Media coverage of computer-viruses like the Melissa Virus and the Love Bug worm has tended to highlight losses incurred by large corporations. But a study released Thursday by polling firm Ipsos-Reid claims individuals are suffering significantly as well.

The study says nearly half of all adult Canadian Internet users have caught a computer virus, and more than three-quarters of the nation’s Netizens fear a virus attack.

Chris Ferneyhough, vice-president of technology research for Ipsos-Reid, said that while he suspects most heavy Internet users are sufficiently virus-weary, he thinks neophytes are less cognizant of the risks.

“In a way it’s surprising,” Ferneyhough said of the study. Ferneyhough said he spends about 15 hours online each week and exercises caution around email attachments. “But in a way it’s not. People that are new are naïve and trusting.”

The consumer-virus study is part of Ipsos-Reid’s larger “Canadian Interactive Reid Report.” Ipsos-Reid said its national sample of 1,000 interviewees represents the approximately 12.4 million Canadian adult Internet users who spend at least one hour online each week. The study included not only individuals, but also SOHO (Small Office, Home Office) users. Ferneyhough admitted the sample’s demographics would skew towards young, affluent males.

According to the study, 46 per cent of Canadian adult Net users have been hit with a computer virus. Thirty-nine per cent have had their computers fixed because of a virus attack, the study said.

Considering these numbers, Ferneyhough said, it’s not shocking that a full 78 per cent of Canadian adult users fear a virus attack.

“If they haven’t been hit themselves, they know someone who has,” Ferneyhough said.

The study also suggested anti-virus software makers are benefiting from this fear. According to the study, 61 per cent of Canadian Internet users have purchased anti-virus software. Another 21 per cent said their computers had anti-virus software pre-installed, though Ferneyhough said the majority of that 21 per cent did not consider the included anti-virus software a major factor in their computer purchase.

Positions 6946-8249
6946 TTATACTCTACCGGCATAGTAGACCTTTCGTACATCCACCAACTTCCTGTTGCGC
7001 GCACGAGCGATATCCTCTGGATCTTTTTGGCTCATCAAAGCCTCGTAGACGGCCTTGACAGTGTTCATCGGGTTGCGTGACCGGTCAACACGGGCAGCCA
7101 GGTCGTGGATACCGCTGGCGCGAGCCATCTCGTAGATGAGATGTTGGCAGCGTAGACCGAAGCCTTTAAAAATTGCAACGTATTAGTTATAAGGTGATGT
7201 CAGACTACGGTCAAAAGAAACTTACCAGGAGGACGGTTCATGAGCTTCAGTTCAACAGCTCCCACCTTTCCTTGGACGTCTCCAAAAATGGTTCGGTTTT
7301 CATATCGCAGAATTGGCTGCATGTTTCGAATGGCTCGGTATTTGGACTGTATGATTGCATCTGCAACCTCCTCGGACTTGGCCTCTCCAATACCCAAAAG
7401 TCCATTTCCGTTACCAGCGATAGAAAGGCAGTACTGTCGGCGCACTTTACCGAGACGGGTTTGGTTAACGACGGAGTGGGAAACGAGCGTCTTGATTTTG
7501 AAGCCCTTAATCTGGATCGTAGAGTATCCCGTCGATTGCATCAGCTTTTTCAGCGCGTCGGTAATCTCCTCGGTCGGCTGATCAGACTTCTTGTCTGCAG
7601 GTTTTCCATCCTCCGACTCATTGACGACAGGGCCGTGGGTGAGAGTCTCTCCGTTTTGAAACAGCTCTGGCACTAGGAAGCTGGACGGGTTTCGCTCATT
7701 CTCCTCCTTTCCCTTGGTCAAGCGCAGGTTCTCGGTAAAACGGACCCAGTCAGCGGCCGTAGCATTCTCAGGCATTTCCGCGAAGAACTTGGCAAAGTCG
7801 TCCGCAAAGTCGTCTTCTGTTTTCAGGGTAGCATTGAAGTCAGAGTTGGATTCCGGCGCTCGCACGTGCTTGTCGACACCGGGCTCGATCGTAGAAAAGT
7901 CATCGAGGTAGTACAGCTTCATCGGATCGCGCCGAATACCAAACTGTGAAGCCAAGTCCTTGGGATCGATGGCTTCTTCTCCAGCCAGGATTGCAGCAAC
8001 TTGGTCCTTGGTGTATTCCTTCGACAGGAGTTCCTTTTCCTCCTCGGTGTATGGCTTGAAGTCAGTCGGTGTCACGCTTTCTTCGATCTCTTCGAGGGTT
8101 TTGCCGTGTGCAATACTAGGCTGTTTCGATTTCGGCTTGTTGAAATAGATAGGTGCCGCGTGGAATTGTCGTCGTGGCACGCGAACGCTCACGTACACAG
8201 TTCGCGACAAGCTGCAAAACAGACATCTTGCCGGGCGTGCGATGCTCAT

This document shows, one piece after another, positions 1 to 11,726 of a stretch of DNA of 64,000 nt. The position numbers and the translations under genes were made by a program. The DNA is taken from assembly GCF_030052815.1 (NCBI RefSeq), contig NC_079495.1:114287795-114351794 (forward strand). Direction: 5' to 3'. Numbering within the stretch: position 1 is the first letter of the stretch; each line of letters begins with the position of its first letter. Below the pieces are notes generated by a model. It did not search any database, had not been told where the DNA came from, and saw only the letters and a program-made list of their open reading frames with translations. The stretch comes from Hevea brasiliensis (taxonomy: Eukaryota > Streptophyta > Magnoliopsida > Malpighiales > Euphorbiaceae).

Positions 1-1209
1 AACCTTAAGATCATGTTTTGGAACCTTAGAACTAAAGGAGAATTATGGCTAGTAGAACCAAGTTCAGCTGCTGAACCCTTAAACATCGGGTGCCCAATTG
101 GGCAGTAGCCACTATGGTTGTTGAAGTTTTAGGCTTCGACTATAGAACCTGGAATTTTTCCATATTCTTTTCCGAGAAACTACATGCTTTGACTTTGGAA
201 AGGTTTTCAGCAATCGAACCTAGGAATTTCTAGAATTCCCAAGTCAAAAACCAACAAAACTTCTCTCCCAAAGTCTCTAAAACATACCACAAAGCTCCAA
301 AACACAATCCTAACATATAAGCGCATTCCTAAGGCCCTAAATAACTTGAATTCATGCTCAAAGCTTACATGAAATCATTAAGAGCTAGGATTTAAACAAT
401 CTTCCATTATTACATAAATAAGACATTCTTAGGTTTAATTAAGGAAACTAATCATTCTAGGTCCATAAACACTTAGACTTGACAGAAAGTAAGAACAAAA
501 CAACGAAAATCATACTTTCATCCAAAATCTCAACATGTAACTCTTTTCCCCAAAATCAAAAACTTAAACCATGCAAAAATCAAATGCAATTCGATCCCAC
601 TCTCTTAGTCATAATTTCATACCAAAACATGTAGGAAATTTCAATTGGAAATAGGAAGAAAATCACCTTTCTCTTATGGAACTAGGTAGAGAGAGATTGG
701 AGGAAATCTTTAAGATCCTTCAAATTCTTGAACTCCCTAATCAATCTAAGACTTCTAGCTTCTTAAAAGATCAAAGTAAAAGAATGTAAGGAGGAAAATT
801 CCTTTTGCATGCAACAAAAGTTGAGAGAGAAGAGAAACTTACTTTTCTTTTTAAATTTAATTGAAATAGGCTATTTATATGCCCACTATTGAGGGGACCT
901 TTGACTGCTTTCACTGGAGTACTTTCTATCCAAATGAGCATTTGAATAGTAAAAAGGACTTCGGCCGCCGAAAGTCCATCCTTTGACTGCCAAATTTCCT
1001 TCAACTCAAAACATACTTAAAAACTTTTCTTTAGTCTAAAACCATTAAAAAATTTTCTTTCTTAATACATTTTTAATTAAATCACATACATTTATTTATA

Ferneyhough did not deny viruses can be transmitted via downloads, but he said the vast majority of users are infected through e-mail attachments they open.

“The feeling I get is that it’s address books getting infected by e-mail,” he said.

Both the Love Bug and the Melissa Virus were transmitted through email attachments. Ipsos-Reid claims the Love Bug resulted in losses of US$8.7 billion to companies worldwide.

While critics have argued that software makers, particularly Microsoft, bear some responsibility for the easy proliferation of viruses, Ferneyhough said evading viruses comes down to user education.

“If the average user can become educated, it would help,” he said, stressing that users should never open attachments from sources they don’t trust. “To put the onus on the software companies would be impossible.”

This is the first time Ipsos-Reid has done this study on the consumer market. Ferneyhough said he was also without corporate figures with which to compare this study’s results.

According to Ipsos-Reid, 68 per cent of Canadian adults have Internet access and 61 per cent have received e-mail.

The Ipsos-Reid study is considered accurate within 3.1 percentage points 95 per cent of the time.

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